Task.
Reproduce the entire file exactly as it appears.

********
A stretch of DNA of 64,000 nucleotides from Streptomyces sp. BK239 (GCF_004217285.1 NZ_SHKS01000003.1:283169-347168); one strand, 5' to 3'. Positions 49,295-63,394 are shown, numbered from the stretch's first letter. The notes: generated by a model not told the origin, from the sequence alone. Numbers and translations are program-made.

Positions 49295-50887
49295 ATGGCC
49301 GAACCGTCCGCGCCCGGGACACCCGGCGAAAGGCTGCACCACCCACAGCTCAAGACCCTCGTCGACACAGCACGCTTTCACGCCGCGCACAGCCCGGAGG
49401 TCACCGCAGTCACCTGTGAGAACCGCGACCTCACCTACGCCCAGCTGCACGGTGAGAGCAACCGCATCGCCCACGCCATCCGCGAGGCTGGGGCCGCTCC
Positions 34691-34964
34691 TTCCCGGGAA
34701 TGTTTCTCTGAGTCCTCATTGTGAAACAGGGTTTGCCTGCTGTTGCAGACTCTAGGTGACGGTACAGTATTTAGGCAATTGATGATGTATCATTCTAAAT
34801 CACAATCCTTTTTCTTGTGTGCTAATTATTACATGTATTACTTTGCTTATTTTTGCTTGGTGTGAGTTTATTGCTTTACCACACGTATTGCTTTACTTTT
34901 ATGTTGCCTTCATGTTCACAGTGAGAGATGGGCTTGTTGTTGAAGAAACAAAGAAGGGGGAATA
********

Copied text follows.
A stretch of DNA of 64,000 nucleotides from Streptomyces sp. BK239 (GCF_004217285.1 NZ_SHKS01000003.1:283169-347168); one strand, 5' to 3'. Positions 49,295-63,394 are shown, numbered from the stretch's first letter. The notes: generated by a model not told the origin, from the sequence alone. Numbers and translations are program-made.

Positions 49295-50887
49295 ATGGCC
49301 GAACCGTCCGCGCCCGGGACACCCGGCGAAAGGCTGCACCACCCACAGCTCAAGACCCTCGTCGACACAGCACGCTTTCACGCCGCGCACAGCCCGGAGG
49401 TCACCGCAGTCACCTGTGAGAACCGCGACCTCACCTACGCCCAGCTGCACGGTGAGAGCAACCGCATCGCCCACGCCATCCGCGAGGCTGGGGCCGCTCC
Positions 34691-34964
34691 TTCCCGGGAA
34701 TGTTTCTCTGAGTCCTCATTGTGAAACAGGGTTTGCCTGCTGTTGCAGACTCTAGGTGACGGTACAGTATTTAGGCAATTGATGATGTATCATTCTAAAT
34801 CACAATCCTTTTTCTTGTGTGCTAATTATTACATGTATTACTTTGCTTATTTTTGCTTGGTGTGAGTTTATTGCTTTACCACACGTATTGCTTTACTTTT
34901 ATGTTGCCTTCATGTTCACAGTGAGAGATGGGCTTGTTGTTGAAGAAACAAAGAAGGGGGAATA